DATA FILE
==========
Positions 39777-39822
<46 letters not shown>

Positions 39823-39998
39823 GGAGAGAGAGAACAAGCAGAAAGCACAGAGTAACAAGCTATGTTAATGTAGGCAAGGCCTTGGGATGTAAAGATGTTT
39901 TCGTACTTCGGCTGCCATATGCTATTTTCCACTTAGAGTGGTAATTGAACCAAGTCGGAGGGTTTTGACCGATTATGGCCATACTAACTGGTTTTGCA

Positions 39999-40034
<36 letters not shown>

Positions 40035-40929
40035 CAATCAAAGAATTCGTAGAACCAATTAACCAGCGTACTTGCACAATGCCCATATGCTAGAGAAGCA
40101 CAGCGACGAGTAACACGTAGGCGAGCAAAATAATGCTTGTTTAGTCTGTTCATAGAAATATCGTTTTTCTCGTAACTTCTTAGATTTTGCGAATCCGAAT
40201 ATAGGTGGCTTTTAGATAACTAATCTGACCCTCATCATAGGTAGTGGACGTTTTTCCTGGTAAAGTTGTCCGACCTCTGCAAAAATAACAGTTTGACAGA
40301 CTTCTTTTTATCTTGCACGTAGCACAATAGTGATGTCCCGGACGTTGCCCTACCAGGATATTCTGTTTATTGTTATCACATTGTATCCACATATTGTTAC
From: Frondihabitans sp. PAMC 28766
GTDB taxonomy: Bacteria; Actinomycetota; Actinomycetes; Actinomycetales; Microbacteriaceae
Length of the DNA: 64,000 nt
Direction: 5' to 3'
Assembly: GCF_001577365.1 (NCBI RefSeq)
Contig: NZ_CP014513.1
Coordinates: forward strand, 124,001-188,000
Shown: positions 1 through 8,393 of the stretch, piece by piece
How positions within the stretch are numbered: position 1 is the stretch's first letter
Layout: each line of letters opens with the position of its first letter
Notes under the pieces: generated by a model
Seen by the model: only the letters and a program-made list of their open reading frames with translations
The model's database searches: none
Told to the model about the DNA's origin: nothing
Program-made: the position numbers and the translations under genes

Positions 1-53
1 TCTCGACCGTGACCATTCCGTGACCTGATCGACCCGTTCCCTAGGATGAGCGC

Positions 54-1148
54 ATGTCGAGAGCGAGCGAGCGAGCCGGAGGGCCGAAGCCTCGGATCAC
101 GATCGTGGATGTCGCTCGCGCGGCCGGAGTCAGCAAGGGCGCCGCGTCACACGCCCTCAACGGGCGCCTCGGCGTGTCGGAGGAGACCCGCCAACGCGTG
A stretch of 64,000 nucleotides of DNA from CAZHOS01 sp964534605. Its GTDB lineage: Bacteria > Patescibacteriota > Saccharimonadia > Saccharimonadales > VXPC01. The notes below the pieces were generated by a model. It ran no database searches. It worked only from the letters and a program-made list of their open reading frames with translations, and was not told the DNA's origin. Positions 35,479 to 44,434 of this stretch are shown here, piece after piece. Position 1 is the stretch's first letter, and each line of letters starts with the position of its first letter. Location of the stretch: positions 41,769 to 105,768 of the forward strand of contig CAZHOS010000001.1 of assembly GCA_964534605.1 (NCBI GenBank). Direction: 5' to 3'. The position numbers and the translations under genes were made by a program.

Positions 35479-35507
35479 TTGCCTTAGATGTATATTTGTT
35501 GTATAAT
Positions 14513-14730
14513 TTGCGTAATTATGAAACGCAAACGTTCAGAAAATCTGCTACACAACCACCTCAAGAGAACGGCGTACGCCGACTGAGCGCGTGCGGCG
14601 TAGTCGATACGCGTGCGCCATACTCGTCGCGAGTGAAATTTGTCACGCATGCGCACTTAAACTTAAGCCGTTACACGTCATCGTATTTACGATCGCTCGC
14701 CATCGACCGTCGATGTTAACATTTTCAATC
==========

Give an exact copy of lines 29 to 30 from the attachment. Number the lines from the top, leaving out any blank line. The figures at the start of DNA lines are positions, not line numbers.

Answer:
1 TCTCGACCGTGACCATTCCGTGACCTGATCGACCCGTTCCCTAGGATGAGCGC

Positions 54-1148